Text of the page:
I started from my sleep with horror; a cold dew covered my forehead, my teeth chattered, and every limb became convulsed; when, by the dim and yellow light of the moon, as it forced its way through the window shutters, I beheld the wretch—the miserable monster whom I had created. He held up the curtain of the bed; and his eyes, if eyes they may be called, were fixed on me.

His jaws opened, and he muttered some inarticulate sounds, while a grin wrinkled his cheeks. He might have spoken, but I did not hear; one hand was stretched out, seemingly to detain me, but I escaped and rushed downstairs.

I took refuge in the courtyard belonging to the house which I inhabited, where I remained during the rest of the night, walking up and down in the greatest agitation, listening attentively, catching and fearing each sound as if it were to announce the approach of the demoniacal corpse to which I had so miserably given life.

No mortal could support the horror of that countenance. A mummy again endued with animation could not be so hideous as that wretch. I had gazed on him while unfinished; he was ugly then, but when those muscles and joints were rendered capable of motion, it became a thing such as even Dante could not have conceived. I passed the night wretchedly. Sometimes my pulse beat so quickly and hardly that I felt the palpitation of every artery; at others, I nearly sank to the ground through languor and extreme weakness.

Mingled with this horror, I felt the bitterness of disappointment; dreams that had been my food and pleasant rest for so long a space were now become a hell to me; and the change was so rapid, the overthrow so complete! Morning, dismal and wet, at length dawned and discovered to my sleepless and aching eyes the church of Ingolstadt, its white steeple and clock, which indicated the sixth hour.

The porter opened the gates of the court, which had that night been my asylum, and I issued into the streets, pacing them with quick steps, as if I sought to avoid the wretch whom I feared every turning of the street would present to my view. I did not dare return to the apartment which I inhabited, but felt impelled to hurry on, although drenched by the rain which poured from a black and comfortless sky.

I continued walking in this manner for some time, endeavouring by bodily exercise to ease the load that weighed upon my mind. I traversed the streets without any clear conception of where I was or what I was doing. My heart palpitated in the sickness of fear, and I hurried on with irregular steps, not daring to look about me:. Like one who, on a lonely road, Doth walk in fear and dread, And, having once turned round, walks on, And turns no more his head; Because he knows a frightful fiend Doth close behind him tread.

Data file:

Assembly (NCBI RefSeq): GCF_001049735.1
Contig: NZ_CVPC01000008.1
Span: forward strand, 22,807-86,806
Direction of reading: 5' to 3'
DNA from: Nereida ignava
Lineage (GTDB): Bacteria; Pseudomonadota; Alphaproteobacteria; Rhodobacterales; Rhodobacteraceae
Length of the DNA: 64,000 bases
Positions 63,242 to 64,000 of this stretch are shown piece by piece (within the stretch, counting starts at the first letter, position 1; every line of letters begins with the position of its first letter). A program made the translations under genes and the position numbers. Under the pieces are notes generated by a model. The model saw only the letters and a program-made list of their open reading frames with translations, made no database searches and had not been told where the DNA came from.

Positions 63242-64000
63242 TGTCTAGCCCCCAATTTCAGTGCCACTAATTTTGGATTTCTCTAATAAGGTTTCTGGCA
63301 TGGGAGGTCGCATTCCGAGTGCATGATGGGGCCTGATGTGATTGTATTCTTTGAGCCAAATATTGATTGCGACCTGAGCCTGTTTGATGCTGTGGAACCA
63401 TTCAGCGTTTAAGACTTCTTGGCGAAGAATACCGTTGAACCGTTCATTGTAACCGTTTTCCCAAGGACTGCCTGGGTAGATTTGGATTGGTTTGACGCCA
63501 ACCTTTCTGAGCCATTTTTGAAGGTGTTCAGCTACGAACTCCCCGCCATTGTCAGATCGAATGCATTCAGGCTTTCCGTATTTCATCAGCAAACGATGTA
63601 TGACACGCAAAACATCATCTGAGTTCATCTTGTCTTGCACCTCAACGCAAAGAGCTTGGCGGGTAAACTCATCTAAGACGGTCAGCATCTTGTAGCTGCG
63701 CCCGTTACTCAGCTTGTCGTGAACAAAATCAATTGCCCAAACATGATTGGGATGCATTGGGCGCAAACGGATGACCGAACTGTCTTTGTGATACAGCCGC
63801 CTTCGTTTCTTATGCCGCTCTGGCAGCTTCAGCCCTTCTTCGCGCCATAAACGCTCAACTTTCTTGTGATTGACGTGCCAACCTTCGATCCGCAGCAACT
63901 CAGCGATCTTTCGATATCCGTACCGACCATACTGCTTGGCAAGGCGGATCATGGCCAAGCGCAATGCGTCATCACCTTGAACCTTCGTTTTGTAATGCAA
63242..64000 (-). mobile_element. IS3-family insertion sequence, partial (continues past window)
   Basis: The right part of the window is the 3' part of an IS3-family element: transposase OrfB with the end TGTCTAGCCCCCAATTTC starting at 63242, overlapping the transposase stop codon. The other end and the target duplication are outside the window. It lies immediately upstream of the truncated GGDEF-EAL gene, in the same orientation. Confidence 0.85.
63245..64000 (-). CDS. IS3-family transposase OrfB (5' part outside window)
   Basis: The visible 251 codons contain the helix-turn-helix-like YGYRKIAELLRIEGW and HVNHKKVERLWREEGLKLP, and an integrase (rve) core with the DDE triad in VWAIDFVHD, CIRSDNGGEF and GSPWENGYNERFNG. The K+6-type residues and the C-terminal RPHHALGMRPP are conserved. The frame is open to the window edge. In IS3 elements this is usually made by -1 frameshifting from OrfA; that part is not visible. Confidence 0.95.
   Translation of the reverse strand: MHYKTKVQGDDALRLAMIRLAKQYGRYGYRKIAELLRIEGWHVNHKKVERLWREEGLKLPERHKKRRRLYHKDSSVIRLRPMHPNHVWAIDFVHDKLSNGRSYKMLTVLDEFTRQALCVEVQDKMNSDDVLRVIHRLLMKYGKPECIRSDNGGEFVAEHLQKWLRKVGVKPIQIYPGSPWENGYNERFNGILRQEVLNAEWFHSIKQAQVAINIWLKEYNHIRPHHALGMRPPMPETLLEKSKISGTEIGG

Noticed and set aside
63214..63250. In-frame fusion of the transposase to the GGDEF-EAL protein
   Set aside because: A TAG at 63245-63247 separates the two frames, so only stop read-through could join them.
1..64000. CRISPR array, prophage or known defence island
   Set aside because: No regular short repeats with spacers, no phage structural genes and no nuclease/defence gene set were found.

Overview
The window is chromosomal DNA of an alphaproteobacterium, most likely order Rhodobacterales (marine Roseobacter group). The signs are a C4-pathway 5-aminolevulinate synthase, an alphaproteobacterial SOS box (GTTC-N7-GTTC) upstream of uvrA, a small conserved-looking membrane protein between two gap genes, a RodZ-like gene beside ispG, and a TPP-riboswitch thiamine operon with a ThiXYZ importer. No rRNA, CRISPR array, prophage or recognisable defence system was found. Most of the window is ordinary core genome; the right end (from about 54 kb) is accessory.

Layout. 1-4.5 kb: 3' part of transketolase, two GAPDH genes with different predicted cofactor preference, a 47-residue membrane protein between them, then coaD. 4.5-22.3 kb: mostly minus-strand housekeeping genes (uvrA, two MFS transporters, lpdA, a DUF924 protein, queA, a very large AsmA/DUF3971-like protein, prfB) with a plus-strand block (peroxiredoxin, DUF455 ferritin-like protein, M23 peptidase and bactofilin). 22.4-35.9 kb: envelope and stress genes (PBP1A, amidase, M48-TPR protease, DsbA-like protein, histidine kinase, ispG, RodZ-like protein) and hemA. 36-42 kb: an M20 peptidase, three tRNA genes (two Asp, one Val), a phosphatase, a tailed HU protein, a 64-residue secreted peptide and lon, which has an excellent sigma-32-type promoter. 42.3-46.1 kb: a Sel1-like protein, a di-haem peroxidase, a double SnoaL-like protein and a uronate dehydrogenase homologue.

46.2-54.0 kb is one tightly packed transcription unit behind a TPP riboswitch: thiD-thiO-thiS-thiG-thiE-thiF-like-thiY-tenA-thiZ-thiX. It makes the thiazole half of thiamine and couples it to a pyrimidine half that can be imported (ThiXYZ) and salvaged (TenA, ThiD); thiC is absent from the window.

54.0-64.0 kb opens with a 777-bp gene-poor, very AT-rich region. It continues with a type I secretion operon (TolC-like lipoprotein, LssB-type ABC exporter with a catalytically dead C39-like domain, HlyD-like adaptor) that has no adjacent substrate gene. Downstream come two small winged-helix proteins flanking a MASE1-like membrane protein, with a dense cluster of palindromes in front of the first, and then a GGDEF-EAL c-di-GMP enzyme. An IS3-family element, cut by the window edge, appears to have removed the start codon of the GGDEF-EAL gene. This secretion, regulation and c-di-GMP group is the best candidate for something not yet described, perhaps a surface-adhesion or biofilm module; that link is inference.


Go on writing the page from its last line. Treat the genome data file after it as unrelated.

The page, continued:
Continuing thus, I came at length opposite to the inn at which the various diligences and carriages usually stopped. Here I paused, I knew not why; but I remained some minutes with my eyes fixed on a coach that was coming towards me from the other end of the street.

As it drew nearer I observed that it was the Swiss diligence; it stopped just where I was standing, and on the door being opened, I perceived Henry Clerval, who, on seeing me, instantly sprung out. How fortunate that you should be here at the very moment of my alighting!The monster and Victor are caught up to each other in time by the end of this chapter.

This chapter is pivotal in that it blends the two sides into one story. The monster sees his family leave their cottage, so he burns it down and goes to live off of the land.

Frankenstein

His travels carry him near Geneva, where he meets William Frankenstein, Victor's youngest brother. Realizing who the boy is, the monster murders the child and plants the locket in Justine 's dress pocket.

The monster's final request from Victor is to create him a mate. In Chapter 16, the monster is the victim of an injustice again. After his "adopted family" rejects him, he seeks to find Victor in Geneva. Along the way, the monster is shot through the shoulder after he saves a little girl from drowning in a stream. Recognized and shot as a villain, he is not seen as the savior he really is. He curses all men and, "inflamed by pain," he vows "eternal hatred and vengeance to all mankind.

In a search for food and shelter, the monster encounters young William Frankenstein and kills him. He claims, "I too can create desolation, my enemy is not invulnerable; this death will carry despair to him, and a thousand other miseries shall torment and destroy him.

He puts the locket of William's mother into Justine's pocket. Previous Chapter Next Chapter Removing book from your Reading List will also remove any bookmarked pages associated with this title. Are you sure you want to remove bookConfirmation and any corresponding bookmarks? My Preferences My Reading List. Frankenstein Mary Shelley. Home Literature Notes Frankenstein Chapter Summary and Analysis Chapter Adam Bede has been added to your Reading List!Commonlit answers frankenstein keyword after analyzing the system lists the list of keywords related and the list of websites with related content, in addition you can see which keywords most interested customers on the this website.

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We found at least 10 Websites Listing below when search with commonlit answers frankenstein on Search Engine. In the novel, the brilliant scientist, Victor Frankenstein, succeeds in creating life in his laboratory, only to be horrified by his own creation. In this excerpt, the creature demands that Victor Frankenstein listen to what he has suffered through since he was Explore a case study: How one North Carolina teacher used CommonLit to get struggling readers on grade level.